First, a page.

Lung cancer is the most frequently diagnosed type of cancer representing 11.6% of the 18.1 million new global cancer cases in 2018 (Bray et al., 2018)
- In the US, deaths from lung cancer represent 25% of the cancer mortalities (Groot et al., 2018).
- The prevalence of lung cancer is higher among HIV patients and is estimated at 2 to 4 times the incidence in the general population (Pakalla & Ramalingam, 2010).
The rapid decrease in the incidence of lung cancer witnessed between 1990 and the early 2000s, achieved through tobacco control initiatives has leveled off with little gains made in reducing the lung cancer incidence and improving the disease survival rate in recent years (Groot et al., 2018). In 2018, lung cancer was the most prevalent type of cancer accounting for 11.6% of the 18.1 million new global cancer cases (Bray et al., 2018). In the US, deaths from lung cancer represented 25% of all 2018 cancer mortalities. Additionally, lung cancer had the lowest survival rate with an 18% survival rate for all new cases reported between 2003 and 2009 (Groot et al., 2018). The incidence of lung-cancer among HIV positive patients is disproportionately higher than in the general population, estimated at 2 to 4 times the incidence in the general population incidence (Pakalla & Ramalingam, 2010).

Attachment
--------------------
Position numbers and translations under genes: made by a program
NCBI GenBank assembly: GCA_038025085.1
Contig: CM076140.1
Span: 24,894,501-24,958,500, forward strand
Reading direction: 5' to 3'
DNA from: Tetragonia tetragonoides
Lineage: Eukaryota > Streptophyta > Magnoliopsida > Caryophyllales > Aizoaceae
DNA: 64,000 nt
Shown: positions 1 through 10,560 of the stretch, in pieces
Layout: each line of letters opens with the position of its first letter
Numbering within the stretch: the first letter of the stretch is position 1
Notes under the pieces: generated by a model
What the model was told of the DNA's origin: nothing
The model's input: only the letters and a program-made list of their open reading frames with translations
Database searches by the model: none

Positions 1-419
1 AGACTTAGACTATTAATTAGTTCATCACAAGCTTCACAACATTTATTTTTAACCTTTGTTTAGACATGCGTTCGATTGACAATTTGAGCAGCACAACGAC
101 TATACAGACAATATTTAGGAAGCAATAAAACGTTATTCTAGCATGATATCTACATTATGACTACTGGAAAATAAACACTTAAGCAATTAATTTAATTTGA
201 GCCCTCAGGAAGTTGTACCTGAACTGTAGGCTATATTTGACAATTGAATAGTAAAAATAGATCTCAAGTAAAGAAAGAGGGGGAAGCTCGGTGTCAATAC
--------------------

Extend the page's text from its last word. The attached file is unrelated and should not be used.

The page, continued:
While some researchers have attributed the higher lung cancer rate in HIV positive patients to the higher smoking rate in this population, other studies indicate higher incidence of lung cancer in the subpopulation, even with lower proportion of smokers compared to the general population (Kirk et al., 2007; Reddy et al., 2017; Sigel, Mackinson & Thaler, 2018). Research has indicated that immunosuppression and inflammatory processes linked to antiretroviral processes are involved in the high rate of lung cancer among HIV patients (Pakalla & Ramalingam, 2010). In the post-highly active antiretroviral therapy (HAART) era, the incidence of lung cancer and other non-AIDS defining cancers (NADCs) increased from 20% to 71%, implicating HAART in the unexpectedly high lung cancer rates in the HIV positive population. Furthermore, HIV patients exhibit higher lung-cancer specific mortality rates with an estimated hazard ratio of 1.25 when compared to the general population (Suneja et al., 2013)